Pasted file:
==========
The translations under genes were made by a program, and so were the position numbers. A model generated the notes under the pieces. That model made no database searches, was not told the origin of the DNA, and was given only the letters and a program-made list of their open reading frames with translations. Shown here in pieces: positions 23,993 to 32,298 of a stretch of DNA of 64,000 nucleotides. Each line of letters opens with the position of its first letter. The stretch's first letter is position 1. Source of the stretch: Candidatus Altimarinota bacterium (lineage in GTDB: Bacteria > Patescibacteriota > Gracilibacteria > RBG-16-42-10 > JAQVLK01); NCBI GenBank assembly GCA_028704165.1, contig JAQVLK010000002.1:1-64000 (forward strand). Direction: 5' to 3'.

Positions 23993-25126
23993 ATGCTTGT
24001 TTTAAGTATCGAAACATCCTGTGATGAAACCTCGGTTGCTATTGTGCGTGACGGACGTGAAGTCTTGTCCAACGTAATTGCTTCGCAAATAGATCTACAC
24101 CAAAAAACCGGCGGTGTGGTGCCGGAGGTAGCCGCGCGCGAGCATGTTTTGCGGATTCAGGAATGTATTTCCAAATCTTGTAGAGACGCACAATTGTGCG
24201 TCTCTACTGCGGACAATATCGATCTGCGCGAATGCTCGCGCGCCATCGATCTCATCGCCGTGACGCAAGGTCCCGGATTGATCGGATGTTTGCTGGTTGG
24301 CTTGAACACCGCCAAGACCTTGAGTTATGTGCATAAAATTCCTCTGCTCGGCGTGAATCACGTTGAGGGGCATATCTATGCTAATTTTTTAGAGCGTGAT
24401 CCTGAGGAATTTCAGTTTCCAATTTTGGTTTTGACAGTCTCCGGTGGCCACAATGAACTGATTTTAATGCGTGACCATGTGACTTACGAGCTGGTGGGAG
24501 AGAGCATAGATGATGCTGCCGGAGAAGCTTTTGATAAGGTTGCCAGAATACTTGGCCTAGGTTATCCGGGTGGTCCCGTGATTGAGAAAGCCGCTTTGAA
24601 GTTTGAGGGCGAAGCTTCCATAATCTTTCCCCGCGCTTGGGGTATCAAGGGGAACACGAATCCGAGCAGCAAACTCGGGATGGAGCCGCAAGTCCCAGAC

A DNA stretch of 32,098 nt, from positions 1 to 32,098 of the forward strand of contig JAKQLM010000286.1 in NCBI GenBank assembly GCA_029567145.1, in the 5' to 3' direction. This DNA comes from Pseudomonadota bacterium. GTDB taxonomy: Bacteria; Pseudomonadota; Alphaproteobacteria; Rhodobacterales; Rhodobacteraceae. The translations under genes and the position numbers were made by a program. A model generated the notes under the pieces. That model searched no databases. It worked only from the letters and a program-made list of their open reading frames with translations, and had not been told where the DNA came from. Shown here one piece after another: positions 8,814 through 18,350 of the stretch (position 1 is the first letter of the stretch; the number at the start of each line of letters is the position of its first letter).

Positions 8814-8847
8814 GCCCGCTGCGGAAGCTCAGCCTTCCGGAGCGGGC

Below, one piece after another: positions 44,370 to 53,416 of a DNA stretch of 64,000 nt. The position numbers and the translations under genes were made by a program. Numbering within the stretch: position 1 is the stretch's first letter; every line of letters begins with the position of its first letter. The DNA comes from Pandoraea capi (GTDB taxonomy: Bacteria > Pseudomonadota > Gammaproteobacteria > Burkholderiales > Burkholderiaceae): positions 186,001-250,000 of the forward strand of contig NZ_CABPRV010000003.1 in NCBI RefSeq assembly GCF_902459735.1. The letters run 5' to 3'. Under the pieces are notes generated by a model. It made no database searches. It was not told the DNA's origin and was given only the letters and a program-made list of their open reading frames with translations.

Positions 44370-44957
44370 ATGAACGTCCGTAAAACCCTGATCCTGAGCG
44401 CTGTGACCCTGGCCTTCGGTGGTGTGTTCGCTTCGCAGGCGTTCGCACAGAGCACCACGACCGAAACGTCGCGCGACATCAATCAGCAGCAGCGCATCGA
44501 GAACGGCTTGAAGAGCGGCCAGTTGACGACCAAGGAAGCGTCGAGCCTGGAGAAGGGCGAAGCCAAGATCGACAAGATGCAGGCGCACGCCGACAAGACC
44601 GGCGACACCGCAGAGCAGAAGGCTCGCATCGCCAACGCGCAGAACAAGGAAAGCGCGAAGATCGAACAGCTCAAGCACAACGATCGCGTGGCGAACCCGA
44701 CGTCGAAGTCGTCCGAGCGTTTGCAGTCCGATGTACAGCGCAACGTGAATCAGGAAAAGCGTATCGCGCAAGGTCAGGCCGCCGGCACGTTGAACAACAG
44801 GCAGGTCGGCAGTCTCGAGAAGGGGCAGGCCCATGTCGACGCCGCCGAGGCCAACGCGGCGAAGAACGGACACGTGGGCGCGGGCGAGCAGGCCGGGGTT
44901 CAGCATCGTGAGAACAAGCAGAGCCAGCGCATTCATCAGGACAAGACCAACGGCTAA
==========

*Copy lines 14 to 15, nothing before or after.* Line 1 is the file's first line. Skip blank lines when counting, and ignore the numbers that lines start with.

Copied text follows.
Below, one piece after another: positions 44,370 to 53,416 of a DNA stretch of 64,000 nt. The position numbers and the translations under genes were made by a program. Numbering within the stretch: position 1 is the stretch's first letter; every line of letters begins with the position of its first letter. The DNA comes from Pandoraea capi (GTDB taxonomy: Bacteria > Pseudomonadota > Gammaproteobacteria > Burkholderiales > Burkholderiaceae): positions 186,001-250,000 of the forward strand of contig NZ_CABPRV010000003.1 in NCBI RefSeq assembly GCF_902459735.1. The letters run 5' to 3'. Under the pieces are notes generated by a model. It made no database searches. It was not told the DNA's origin and was given only the letters and a program-made list of their open reading frames with translations.

Positions 44370-44957